Legend of the River King is a fishing simulator-RPG developed by Victor Interactive Software, now known as Marvelous Entertainment, a company widely known for its Harvest Moon series, which has seen success throughout many different regions, including its homeland of Japan. However, there's another franchise which predates that, known as the River King series in western territories. Cubed3 takes a look at the first localised instalment in the River King series to see if it's a worthwhile catch.
Legend of the River King was originally released on the Game Boy Color in Europe back in 1999 and the first game in the series to receive a release outside Japan. When the game first starts off, players are immediately placed in a scene in which the main character's mother tells him that his sister has fallen ill and that the Guardian Fish must be caught in order to cure her. This opening scene has a classic Pokémon vibe, especially due to the similar art style. It sounds a little farfetched, but as far as stories in fishing games go, it's as good as it gets.
After this unfortunate news, players can then step outside their house and begin their journey to find this illustrious fish. Of course, players can't just go ahead and catch this fish - first they must gain experience in fishing by catching various different species, using different baits, lures and hooks. A few tasks must first be carried out in the starting settlement, in order to gain access to a raft and head out to various different locations, home to reservoirs of water containing even more species. There are 40 different types of fish to discover and once one of each variation has been caught, a nice little bonus area is unlocked to do some more fishing!
When players first start the game, the fishing mechanic may seem a little cryptic, due to there being a lack of explanation. The best way to make successful catches is to cast out the rod and wait for a bite, let the fish swim until it gets tired out, then reel in the line until the fish starts pulling on it again. Once players have gotten the hang of the basic fishing mechanics, they must then start to try out different sized hooks and bait, which is required to catch the many diverse species.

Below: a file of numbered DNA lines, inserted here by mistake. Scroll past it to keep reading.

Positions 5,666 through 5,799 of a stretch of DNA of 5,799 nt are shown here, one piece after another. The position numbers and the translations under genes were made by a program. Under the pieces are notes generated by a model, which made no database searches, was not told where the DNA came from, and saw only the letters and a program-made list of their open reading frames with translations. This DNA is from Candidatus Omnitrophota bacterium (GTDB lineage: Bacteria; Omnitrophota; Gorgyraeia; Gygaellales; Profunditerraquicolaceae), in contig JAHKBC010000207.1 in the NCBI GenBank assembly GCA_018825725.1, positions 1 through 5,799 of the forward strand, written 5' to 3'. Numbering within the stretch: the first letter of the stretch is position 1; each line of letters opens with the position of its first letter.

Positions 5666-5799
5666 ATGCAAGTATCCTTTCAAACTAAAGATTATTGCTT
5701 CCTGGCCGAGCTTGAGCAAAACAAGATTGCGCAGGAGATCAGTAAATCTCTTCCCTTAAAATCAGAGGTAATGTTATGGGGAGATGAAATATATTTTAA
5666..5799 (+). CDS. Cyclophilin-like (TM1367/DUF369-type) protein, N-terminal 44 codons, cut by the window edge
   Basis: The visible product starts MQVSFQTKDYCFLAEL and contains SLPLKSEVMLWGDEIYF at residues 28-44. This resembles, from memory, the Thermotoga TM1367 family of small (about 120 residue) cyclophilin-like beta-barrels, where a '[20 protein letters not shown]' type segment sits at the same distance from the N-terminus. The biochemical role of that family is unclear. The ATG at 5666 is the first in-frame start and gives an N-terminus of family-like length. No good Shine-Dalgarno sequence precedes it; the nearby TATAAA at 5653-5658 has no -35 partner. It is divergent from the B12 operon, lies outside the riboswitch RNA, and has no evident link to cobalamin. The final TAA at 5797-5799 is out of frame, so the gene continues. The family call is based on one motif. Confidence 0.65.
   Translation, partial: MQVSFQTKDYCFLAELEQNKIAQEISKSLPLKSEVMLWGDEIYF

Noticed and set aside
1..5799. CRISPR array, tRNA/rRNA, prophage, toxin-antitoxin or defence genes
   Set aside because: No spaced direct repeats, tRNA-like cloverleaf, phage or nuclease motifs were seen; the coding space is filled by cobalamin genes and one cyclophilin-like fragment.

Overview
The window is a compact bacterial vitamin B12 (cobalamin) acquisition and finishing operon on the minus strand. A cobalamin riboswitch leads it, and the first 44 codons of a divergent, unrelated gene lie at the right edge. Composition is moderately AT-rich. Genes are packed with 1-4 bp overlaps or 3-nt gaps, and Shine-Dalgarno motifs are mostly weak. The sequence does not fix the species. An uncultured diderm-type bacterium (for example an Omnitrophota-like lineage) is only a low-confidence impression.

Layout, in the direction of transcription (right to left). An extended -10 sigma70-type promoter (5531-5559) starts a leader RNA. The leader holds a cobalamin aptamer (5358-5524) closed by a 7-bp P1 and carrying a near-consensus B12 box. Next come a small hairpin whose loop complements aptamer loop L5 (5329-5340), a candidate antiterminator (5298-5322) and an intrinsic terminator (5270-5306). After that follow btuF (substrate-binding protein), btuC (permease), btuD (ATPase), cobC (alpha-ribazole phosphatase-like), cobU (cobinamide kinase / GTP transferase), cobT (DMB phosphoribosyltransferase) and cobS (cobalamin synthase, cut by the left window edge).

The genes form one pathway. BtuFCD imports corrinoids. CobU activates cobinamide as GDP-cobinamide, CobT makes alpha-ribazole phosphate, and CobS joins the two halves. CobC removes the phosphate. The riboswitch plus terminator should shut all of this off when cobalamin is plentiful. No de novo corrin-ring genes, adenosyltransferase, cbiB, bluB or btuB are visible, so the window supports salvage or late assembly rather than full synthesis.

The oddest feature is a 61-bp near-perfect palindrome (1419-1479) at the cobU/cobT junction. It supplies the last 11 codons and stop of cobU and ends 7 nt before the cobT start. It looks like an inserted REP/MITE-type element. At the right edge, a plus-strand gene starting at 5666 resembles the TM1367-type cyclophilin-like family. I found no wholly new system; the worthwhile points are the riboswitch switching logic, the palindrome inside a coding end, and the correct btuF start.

There are two modes to try out in Legend of the River King. The first one is the main story, which is known as Select Fish Mode, with the second one being Raise Mode, a side game in which players can raise a fish and watch it grow into different species by feeding it and keeping the tank clear of dirt. Although most players won't spend much time in this mode, it is a welcome addition for those that enjoy virtual pets.
As well as catching different types of fish, players will also be pitted against various enemies such as bears, bats, spiders and more. These are encountered in tall grass areas and, by defeating these enemies, players will gain experience points to increase their HP. These battles play out in a unique fashion, in which the idea is to wait for a fist icon to appear over the enemy portrait and quickly tap the A button in order to deal damage with a devastating punch.
In Legend of the River King, HP acts as both the character's health and stamina, which will deplete upon taking damage and rowing the raft. When the player's HP reaches zero, they will collapse and then wake up in the nearest inn, so it's a good idea to use the HP bar for only taking damage and use water currents to navigate the raft.
Perhaps one of the most interesting genre mash-ups - fishing simulator meets RPG. From punching wild animals, to using various hooks and baits to catch a variety of different fish, this is quite a unique experience for fishing fanatics.
Great 8-bit visuals with some lovely vibrant greens and blues, somewhat reminiscent to the Pokémon games on the Game Boy Color.
Legend of the River King features feel-good, chirpy tracks throughout, with some charming ambient sound effects being played whilst waiting for a fish to bite.
Unfortunately, the game is pretty short, with it only lasting a few hours at best. There are a few little extras, such as the Raise Mode and the special area to unlock after catching all 40 types of fish, but these won't last the average player very long.
Legend of the River King offers one of the most unique approaches to a fishing simulator by including various RPG elements and a story, albeit a farfetched one. Due to the fishing element not being explained in depth at the beginning of the game, players may have a hard time understanding and will want to give up pretty quickly. This, and the fact that the story doesn't last too long is pretty disappointing. For those looking for an original experience, Legend of the River King excels in this regard. However, anyone after a lengthy adventure may be let down with the short campaign on offer here.